China vows to support firms in financing abroad; will strengthen review of leakage risks on key data sent overseas

China’s cyberspace watchdog said on Friday that it will always support domestic firms in making rational use of overseas capital markets for financing and development. Meanwhile, it will focus on reviewing and assessing leakage risks of key data from companies planning to raise funds overseas.

Sun Weimin, head of the cybersecurity coordination bureau of the Cyberspace Administration of China (CAC), told a news conference on Friday that reviews of internet platform operators that plan to raise money overseas will center around possible risks of stolen, leaked, damaged or illegally used core data or personal information.

Factors such as the risk of critical information infrastructure, key data, or a large amount of personal information being controlled, and maliciously used by foreign governments, as well as other network information security risks, will also be assessed and reviewed, Sun said.

Observers said such remarks by a senior official could serve as an assurance for industry players, pointing to a clear path and stipulating key points for companies to follow, which will benefit a wide range of internet companies that wish to list overseas.

China aims to establish a data security protective screen against potential risks, becoming more stringent on data security, as the rapid development of the internet economy is also posing data security risks.

A number of Chinese internet giants faced regulatory scrutiny for data security violations over the past year or so.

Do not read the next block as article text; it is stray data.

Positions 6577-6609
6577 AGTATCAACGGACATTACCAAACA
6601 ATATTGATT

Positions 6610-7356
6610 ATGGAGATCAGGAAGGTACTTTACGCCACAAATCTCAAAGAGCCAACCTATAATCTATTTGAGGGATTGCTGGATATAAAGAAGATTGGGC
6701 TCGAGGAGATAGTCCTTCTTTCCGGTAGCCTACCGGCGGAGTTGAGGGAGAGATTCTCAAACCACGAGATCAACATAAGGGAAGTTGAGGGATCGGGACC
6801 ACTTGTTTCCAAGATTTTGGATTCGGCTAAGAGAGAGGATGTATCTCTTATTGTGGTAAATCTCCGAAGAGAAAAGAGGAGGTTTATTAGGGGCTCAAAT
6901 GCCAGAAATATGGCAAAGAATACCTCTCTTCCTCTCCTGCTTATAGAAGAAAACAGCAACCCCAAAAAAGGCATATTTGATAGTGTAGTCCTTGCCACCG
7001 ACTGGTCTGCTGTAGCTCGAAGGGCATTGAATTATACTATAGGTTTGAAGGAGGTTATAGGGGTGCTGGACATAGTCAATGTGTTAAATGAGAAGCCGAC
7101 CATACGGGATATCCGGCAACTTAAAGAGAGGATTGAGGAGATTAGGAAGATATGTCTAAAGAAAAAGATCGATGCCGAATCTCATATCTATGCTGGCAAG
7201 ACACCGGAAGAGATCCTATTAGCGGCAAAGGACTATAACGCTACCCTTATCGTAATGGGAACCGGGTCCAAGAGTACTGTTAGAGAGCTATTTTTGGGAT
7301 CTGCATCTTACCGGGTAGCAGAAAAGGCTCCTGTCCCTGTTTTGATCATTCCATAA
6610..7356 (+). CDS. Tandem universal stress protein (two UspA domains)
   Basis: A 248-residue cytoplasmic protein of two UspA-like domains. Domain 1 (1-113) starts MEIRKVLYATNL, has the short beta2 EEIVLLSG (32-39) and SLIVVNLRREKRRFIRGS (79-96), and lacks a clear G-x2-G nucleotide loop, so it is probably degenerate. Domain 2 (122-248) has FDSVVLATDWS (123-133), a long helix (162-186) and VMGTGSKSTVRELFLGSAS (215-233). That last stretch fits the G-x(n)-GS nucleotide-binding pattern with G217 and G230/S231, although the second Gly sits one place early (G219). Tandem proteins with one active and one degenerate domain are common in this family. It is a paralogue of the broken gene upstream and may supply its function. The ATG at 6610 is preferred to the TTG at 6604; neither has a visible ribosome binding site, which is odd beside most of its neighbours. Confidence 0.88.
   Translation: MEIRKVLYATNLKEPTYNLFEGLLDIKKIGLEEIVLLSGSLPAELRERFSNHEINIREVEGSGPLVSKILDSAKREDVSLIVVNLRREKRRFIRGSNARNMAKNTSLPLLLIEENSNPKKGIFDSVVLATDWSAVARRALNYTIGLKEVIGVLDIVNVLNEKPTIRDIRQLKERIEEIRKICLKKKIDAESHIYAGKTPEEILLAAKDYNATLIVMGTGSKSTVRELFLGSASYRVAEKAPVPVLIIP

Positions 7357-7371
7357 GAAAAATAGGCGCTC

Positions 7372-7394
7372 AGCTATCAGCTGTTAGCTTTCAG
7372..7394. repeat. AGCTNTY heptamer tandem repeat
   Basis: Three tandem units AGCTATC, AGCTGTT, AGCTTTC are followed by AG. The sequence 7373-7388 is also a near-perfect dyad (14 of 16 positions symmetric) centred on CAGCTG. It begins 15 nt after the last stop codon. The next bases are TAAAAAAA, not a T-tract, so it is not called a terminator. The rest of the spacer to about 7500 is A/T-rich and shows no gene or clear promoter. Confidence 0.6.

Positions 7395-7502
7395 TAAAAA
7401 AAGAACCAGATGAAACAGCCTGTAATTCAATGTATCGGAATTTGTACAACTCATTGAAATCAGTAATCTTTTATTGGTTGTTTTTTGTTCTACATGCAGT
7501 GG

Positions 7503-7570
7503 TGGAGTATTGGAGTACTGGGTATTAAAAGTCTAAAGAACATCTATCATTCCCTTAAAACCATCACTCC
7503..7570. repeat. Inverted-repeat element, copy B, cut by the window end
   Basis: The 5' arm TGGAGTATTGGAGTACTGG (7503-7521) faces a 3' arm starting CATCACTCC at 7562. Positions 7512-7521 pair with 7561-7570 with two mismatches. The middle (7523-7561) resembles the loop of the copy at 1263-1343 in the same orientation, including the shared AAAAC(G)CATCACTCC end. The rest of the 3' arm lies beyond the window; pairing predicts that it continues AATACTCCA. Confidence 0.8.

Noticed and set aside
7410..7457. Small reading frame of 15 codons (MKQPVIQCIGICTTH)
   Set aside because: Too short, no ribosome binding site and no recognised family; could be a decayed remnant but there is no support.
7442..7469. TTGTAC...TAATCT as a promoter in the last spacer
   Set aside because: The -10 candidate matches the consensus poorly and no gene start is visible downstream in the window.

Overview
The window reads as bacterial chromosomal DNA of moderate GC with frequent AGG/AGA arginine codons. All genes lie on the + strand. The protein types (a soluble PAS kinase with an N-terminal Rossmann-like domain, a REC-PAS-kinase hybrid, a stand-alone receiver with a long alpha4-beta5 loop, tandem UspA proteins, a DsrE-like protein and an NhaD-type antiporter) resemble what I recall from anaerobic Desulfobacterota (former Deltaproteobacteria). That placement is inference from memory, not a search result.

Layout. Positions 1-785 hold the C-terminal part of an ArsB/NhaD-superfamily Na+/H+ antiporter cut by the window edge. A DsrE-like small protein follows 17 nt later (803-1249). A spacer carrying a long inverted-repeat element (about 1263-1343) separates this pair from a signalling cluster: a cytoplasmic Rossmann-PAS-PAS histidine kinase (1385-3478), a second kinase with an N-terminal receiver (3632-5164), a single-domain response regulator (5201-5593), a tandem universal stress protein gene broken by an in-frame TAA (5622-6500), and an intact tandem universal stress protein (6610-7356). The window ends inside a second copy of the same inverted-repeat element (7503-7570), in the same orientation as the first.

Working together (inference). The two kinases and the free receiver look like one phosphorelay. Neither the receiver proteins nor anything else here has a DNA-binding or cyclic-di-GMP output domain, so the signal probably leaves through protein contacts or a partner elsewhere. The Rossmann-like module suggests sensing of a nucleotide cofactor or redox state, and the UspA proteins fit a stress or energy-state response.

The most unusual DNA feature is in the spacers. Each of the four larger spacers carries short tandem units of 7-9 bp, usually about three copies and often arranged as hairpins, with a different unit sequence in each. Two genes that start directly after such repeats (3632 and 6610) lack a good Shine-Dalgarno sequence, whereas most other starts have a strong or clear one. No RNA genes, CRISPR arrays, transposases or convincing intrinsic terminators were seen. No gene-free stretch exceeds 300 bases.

In the latest move, China’s internet regulator fined ride-hailing giant Didi Global 8.026 billion yuan ($1.2 billion) for 16 legal violations in late July, calling an end to a cybersecurity probe that lasted more than one year.

The announcement may mark the beginning of a gradually normalized business climate for Didi, though rectifications are likely to continue for a while.

In the next step, the CAC will guide and urge Didi to carry out corresponding rectification work to eliminate hidden security risks, said Niu Yibing, vice minister of the CAC, noting that the agency will strengthen law enforcement in areas such as network security, data security and personal information protection, and deal with illegal acts that endanger national network security or data security, and infringe on residents’ personal information, in accordance with the law.

Niu also said the agency was supportive of the sector’s sound development and wanted to create a healthy, rule-based environment that can help firms to grow stronger.

In the first half of 2022, a total of 3,491 websites and platforms were interviewed by the network information system across the country. As a result, 283 were fined and punished, 419 were suspended or updated, 177 mobile apps were removed from app stores, and 12,292 illegal websites were cancelled or closed, CAC data showed.

Source: Global Times

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